I admired the fading sign on this old three-story storefront on Franklin in a post a few months back, but on Saturday I stopped for a chat with Stanley Jones, the proprietor, who sits outside with a few boxes of clothing for sale when the weather allows. Jonesy, as he introduced himself, has owned the building since 1963, when he bought it from a Jewish family called the Meltzers. As he tells it, "I was a young many then, working in shipping from a shop on Sterling and Rogers. One day the woman from the shop came by to see me, and asked how much I was paying in rent. I told them I was paying $204 a month, cheap in those days, and she told me she had a place for sale on Franklin that she would sell to me, because, she said, she had never seen a young man work so hard." A few days later, he met the Meltzers at their home on Eastern Parkway and Washington Ave, and they confirmed their willingness to sell the shop to him. It had been a grocery (as evidenced by the fading "Groceries, Flour & Feed" banner painted between the windows), but was then in use as glass shop.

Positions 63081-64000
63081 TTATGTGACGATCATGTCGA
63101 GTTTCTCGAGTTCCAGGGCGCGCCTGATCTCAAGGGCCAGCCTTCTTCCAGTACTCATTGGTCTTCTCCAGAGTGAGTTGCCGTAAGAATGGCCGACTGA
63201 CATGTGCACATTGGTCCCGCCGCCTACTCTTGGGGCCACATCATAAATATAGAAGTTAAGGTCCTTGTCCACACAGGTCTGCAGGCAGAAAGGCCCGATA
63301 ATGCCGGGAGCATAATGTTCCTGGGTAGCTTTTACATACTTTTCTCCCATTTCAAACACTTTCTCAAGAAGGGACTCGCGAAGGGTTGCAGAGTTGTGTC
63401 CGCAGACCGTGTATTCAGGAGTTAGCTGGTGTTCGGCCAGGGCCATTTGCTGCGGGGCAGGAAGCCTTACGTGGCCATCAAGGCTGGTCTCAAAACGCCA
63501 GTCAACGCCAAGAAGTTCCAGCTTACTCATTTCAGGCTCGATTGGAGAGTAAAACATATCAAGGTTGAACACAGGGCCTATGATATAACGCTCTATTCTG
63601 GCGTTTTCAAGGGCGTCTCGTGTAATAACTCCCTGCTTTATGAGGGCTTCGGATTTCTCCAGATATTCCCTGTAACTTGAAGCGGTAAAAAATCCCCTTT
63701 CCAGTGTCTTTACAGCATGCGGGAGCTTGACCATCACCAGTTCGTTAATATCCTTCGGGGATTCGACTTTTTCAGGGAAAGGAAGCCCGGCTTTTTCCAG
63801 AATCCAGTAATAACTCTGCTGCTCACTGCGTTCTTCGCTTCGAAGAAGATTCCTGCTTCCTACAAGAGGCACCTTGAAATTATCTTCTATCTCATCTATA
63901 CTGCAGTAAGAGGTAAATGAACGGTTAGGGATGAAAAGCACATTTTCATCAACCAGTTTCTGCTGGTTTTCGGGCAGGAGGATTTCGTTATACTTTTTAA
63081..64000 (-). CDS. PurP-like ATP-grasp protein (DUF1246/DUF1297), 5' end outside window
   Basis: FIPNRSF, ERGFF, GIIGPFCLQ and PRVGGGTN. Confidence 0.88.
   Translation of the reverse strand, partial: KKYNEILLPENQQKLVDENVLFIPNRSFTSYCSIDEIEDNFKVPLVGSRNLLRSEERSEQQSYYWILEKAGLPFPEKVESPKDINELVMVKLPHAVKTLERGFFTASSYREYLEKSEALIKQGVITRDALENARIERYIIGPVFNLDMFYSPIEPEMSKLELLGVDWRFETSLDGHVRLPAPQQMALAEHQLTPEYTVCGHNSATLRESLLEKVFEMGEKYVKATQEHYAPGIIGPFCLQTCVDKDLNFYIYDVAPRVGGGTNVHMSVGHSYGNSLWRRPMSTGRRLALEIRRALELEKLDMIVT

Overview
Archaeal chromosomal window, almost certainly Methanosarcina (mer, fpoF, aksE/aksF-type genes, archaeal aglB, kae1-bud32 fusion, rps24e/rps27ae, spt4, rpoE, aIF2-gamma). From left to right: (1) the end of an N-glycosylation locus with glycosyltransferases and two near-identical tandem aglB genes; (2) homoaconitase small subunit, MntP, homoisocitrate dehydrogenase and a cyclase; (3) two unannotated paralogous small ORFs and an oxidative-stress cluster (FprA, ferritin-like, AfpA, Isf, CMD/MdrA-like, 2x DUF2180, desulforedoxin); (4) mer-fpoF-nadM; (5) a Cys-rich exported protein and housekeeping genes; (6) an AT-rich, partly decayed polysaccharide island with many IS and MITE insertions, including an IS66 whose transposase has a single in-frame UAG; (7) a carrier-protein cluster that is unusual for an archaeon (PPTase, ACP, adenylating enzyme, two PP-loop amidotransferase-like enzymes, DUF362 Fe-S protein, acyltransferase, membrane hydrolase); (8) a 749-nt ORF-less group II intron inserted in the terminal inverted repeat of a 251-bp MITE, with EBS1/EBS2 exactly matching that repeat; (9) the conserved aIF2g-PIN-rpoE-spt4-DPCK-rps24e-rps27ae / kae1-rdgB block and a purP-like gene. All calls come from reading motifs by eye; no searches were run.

The young Jonesy, who was working double shifts, went to the bank that stood on the corner of Eastern Parkway and Franklin (now replaced by a giant hole that may one day become condos), and asked the clerk to check his life savings. The answer came back that he had enough to buy the place, and he went back to the Meltzers to confirm the sale. They did one better than he expected, offering not only to hold the mortgage privately, rather than going through the bank, but to let him pay it off as quickly as he could, thereby reducing their profit from interest. With a laugh, he adds "and they only asked for $50 at the closing!"
Jonesy has been there ever since, and the store looks exactly as it did when he bought it in 1963. "I can't change it" he says, "because it's an historic building." Around him, Germans, Irish, and Jews have moved out, and successive waves of western-hemisphere immigrants, first Jamaicans and Trinidadians, than Guyanese, and then Panamanian, have moved in. An old man now, Stanley Jones doesn't plan to go anywhere. "I've worked hard, and I'm doing fine," he says. "When I need help, I'll ask for it."